[[Halo Movie Update]]
The latest news from the Halo/Halo 2 movie deal suggests that Universal Pictures and Twentieth Century Fox teamed up to offer Microsoft an initial payment of USD 5 million plus 10 per cent of initial box office receipts. This deal is still not final, with neither party wishing to comment until next week.
If a deal is struck it would suggest a Microsoft victory over Hollywood as the computer giant definitely chose not to play by the rules set out by the big studios. MS hired writer Alex Garland, known for his work on the zombie 2003 hit 28 Days Later, to come up with the story. Microsoft and agents CAA then mailed their script to the studios and unleashed a barrage of demands, including a degree of creative control.
Microsoft spokesman Carlos de Leon mentioned that soon after the game's initial success in 2001, studios approached Microsoft for the rights to a Halo movie, but the company wanted to retain some form of control over the project. It was only natural that interest increased as Halo 2 sold 2.4 million units in its first day. Overall, the franchise has sold 13 million units worldwide, generating some USD 600 million in revenue. The interest alerted Microsoft to the possibilities and a plan begun to take shape. Microsoft is not in the business of making movies, and that is why we want to partner with the studios. (But) we have an obligation to make sure the 'Halo' franchise is protected and is something 'Halo' fans can be proud of, said de Leon.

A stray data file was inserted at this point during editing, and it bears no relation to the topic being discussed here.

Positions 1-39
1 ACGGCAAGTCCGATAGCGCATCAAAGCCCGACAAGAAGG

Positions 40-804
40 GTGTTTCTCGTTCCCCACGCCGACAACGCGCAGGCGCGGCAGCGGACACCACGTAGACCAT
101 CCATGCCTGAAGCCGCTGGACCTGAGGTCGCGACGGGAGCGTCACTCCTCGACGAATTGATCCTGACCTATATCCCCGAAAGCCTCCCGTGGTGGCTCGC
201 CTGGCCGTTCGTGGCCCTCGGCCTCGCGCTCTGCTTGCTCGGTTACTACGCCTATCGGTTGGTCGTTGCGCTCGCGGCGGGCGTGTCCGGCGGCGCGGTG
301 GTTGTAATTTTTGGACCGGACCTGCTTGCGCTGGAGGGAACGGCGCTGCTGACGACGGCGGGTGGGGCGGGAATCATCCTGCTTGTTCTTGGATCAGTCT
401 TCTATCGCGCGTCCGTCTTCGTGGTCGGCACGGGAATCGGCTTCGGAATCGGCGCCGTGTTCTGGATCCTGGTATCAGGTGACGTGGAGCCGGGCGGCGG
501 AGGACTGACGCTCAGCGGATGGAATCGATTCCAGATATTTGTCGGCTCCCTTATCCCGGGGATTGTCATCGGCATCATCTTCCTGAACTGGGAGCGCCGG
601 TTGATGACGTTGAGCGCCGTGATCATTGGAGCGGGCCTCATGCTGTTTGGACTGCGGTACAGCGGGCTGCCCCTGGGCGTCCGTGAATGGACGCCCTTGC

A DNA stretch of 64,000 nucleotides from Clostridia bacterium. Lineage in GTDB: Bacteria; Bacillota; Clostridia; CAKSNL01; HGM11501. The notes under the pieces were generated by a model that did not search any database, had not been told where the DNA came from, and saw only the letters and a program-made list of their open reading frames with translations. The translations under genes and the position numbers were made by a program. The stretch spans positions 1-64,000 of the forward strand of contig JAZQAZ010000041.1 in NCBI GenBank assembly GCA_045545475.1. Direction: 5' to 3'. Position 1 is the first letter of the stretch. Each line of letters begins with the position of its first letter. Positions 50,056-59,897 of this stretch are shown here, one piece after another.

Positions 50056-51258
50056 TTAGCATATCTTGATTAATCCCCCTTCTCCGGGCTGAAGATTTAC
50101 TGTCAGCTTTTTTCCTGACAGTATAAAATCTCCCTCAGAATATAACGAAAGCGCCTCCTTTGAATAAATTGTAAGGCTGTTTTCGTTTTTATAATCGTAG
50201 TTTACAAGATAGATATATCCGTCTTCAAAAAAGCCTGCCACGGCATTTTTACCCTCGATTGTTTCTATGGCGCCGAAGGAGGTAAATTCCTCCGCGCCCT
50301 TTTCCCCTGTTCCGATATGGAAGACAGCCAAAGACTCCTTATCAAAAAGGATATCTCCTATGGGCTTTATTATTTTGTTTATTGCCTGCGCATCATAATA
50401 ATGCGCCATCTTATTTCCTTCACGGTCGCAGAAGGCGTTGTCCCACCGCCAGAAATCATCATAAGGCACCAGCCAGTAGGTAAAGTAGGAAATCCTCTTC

This interest exhibited by Microsoft is a double-edged sword which could alienate fans if the project fails to meet their expectations since then the company may be considered solely responsible for any of the project's misgivings.
Microsoft's negotiations with Hollywood for the rights to the Halo movie may be a sign of the growing power of the gaming industry. The terms set by Microsoft and the company's demands may pave the way for better treatment of game-to-movie projects, but a lot will depend on how the final product will be received by the viewing public.
Creative Artists Agency, Microsoft's agents negotiating the Halo rights deal, put forth an aggressive proposal which outraged movie studio executives. Microsoft's demands included a USD 10 million upfront fee for the rights to the Halo movie, 15 per cent of initial gross box office sales, approval over the cast and director and a mere 60 first-class plane tickets for MS people to the movie premiere. This attitude by MS led to some tension with five studios dropping out of the bidding within 24 hours of reading the script, with DreamWorks SKG and Paramount Pictures among the first dropouts. The two that remained, 20th Century Fox and Universal Pictures, seemed daunted by the price although it is rumored that a deal with one of the two is near completion.
This being Microsoft, we do have to be careful about deciding what is true and what is hype but the fact that Hollywood is listening carefully to the gaming community cannot be denied. The recent onslaught of Uwe Boll gaming related projects has left the industry's credibility in tatters; of the most popular adaptations only one has earned more than USD 100 million in the US: Lara Croft: Tomb Raider. Hopefully Microsoft will be careful with its product and will avoid hiring Uwe Boll as its director, let us all hope that Far Cry is the last title sacrificed on that particular altar.